Choosing the proper position when providing interpretation does in many instances come down to personal preference, and reading the unique layout of the room in which you’re providing services. The end goal for any interpreters in healthcare settings should be to provide accurate interpretation in the least intrusive method as possible.
The more you act as simply a voice in the room, and not a source of medical information for the patient, or a replacement of the patient for the doctor, the more successful your assignments will be.
Preparing for Medical Interpreting Assignments
There are many more considerations when it comes to positioning yourself in an optimal way to encourage communication between patients and providers. While the knowledge of what works best for you comes with real world experience, you can begin to get the feel of a standard healthcare interpreting assignment through medical interpreter training.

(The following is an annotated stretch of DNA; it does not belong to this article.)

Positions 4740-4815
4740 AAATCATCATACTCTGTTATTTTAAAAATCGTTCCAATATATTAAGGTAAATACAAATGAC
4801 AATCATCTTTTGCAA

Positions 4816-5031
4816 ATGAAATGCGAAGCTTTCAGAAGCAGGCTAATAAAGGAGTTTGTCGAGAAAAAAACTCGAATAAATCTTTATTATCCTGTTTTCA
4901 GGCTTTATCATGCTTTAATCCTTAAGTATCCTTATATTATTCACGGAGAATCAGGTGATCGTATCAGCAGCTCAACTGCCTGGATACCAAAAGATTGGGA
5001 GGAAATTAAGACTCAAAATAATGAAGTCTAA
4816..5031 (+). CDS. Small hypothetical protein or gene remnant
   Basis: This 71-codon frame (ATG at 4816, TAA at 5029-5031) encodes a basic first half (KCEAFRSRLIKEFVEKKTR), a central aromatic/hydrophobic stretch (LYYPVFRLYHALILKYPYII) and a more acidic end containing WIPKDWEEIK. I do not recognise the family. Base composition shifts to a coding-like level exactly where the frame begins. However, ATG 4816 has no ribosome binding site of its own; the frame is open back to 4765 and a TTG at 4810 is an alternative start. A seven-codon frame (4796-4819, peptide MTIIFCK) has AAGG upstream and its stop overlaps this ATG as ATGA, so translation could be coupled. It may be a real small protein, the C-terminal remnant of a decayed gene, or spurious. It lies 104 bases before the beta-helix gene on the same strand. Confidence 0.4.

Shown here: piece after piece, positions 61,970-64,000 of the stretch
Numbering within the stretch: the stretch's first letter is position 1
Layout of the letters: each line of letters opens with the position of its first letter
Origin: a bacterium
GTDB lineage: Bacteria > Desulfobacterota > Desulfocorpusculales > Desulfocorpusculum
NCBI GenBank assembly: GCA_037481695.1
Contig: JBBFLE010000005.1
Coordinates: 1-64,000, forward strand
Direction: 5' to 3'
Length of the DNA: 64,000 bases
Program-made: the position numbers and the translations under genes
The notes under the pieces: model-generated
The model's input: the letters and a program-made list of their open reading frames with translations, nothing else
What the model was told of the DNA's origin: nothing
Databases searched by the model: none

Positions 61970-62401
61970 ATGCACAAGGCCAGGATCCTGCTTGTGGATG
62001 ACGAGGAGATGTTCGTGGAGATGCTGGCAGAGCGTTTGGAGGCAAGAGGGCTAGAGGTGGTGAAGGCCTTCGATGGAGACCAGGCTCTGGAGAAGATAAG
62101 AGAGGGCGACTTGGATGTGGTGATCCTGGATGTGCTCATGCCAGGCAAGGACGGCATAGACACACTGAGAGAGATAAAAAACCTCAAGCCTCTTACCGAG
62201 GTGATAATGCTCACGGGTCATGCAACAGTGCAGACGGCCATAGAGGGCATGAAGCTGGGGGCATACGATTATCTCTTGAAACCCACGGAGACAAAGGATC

Language Connections offers a medical interpreter certificate program designed to teach aspiring interpreters the necessary skills and knowledge to work in a healthcare setting. The 7 week course covers the following:
- The interpreter’s code of ethics
- Anatomy and physiology
- Medical terminology
- Best practices for providing interpretation
All language groups are taught by native speaking, professional medical interpreters. Class sizes are small to encourage the maximum amount of one on one time with students and instructors.
Interpreters in healthcare settings have extremely important, albeit out of the spotlight, roles to play. Choosing a place in the room is the first decision an interpreter makes on an assignment, and can affect the entire proceedings thereafter.
Go into all your medical interpreter assignments with confidence not only on where to position yourself, but how to provide the best interpreting services possible - begin your medical interpreter training today!